Adult services is a disgustingly low priority for our City Council, who also employ a lot of agency staff. These members of staff get less pay and no contract. They get shipped in and out and provide no consistency for clients or permanent staff, something which is often incredibly important when working with people with learning disabilities. Agency rates, are huge so it’s not about the council saving money, it’s about creating a flexible, disposable workforce alongside the more secure and organised permanent employees.

Voluntary sector companies are ostensibly a big part of Cameron’s “Big Society” rhetoric, but the sector is actually facing massive cuts. What’s the impact on your workplace?

Cuts can be traced to the need to compete with other companies providing the same or similar services. Brown’s and now Cameron’s plans to create a “marketplace” will inevitably drive down the quality of the services provided by all companies. Council staff are constantly told “such and such a company can do it better for less”.

What do people talk about in your workplace? How easy is it to “talk politics on the job”?

Pretty easy to be honest. There is a very clear and evident boundary, especially in the local government day centres, between “us and them” — the management are the people you will see once in a blue moon complaining about the placement of chairs and the spending of petty cash.

Nobody falls for the “we’re all in this together” bullshit when they can see clear as day that a class divide exists even within a single workplace.

It used to be more difficult, especially during the last big industrial action when the two main unions Unison and GMB were advising opposing actions to their members in the same place!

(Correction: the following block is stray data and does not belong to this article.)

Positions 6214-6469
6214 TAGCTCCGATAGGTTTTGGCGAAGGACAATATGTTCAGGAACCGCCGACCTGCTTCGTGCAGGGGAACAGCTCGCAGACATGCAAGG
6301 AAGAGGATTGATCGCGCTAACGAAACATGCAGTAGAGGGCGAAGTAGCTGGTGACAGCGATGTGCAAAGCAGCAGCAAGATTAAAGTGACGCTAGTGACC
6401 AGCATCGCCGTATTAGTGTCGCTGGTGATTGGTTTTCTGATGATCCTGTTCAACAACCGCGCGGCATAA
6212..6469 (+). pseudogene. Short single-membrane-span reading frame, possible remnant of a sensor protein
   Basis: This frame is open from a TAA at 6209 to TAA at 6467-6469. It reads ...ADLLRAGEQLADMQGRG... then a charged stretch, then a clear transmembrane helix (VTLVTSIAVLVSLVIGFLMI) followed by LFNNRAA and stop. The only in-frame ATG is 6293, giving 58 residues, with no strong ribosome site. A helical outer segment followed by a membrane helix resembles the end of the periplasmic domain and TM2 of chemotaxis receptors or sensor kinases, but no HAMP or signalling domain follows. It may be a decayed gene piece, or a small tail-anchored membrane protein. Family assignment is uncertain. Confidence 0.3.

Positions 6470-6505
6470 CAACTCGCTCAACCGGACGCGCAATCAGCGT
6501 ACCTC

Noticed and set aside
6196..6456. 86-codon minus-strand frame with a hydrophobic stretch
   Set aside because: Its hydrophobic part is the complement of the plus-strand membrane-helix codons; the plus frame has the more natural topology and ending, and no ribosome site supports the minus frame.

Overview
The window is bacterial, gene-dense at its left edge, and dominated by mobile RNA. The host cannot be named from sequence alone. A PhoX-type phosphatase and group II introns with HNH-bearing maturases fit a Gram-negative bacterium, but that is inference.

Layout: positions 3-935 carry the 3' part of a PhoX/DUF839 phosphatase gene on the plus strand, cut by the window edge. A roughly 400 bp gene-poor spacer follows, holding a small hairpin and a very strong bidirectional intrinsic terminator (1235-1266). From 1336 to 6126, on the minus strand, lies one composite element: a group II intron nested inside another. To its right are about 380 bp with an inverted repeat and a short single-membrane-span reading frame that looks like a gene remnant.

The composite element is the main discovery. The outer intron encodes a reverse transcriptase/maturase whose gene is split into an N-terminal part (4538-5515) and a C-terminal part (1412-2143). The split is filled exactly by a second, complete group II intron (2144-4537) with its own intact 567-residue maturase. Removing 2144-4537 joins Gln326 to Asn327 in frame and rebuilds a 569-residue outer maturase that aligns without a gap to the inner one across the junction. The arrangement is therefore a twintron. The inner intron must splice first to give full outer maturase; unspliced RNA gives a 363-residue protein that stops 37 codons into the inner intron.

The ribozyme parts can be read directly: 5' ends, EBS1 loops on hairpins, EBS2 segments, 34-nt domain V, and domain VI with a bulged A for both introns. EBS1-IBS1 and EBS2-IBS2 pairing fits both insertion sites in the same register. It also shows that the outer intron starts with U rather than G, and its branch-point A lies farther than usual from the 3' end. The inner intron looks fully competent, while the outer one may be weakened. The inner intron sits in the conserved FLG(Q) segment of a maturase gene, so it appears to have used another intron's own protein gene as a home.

What are your bosses like?

My big boss was a idealistic support worker who built up a company based on the idea that people with learning disabilities should be able to participate fully in society after being hugely disillusioned by his work in the sector. Now he stands outside our offices smoking cigars and was smiling on the day his workforce received letters threatening their jobs. The guy below him was shipped in from the probation service and the first thing he did with our company was decorate the offices in the style of a Victorian town house. If it wasn’t so bloody horrible it would be funny.

Is there a union in your workplace, and does it do a good job?

People are unionised, but there are no recognition agreements. That is stated very clearly in our contracts. It’s hard to even know where to begin because we have such a high staff turnover and people have no trust in unions. GMB and Unison do not do any active recruitment, but there are a few of us who openly recommend joining to our colleagues.

If you could change one thing about your work, what would it be?

Pay! Definitely! So many people my age hate their jobs but do them because they earn well. I have the opposite problem. When you can earn significantly more cold calling in some soulless office for Direct Line than you can supporting your fellow human beings, something is seriously screwed up.

Socialism anyone?

Other entries in the “My Life At Work” series, and other workers' diaries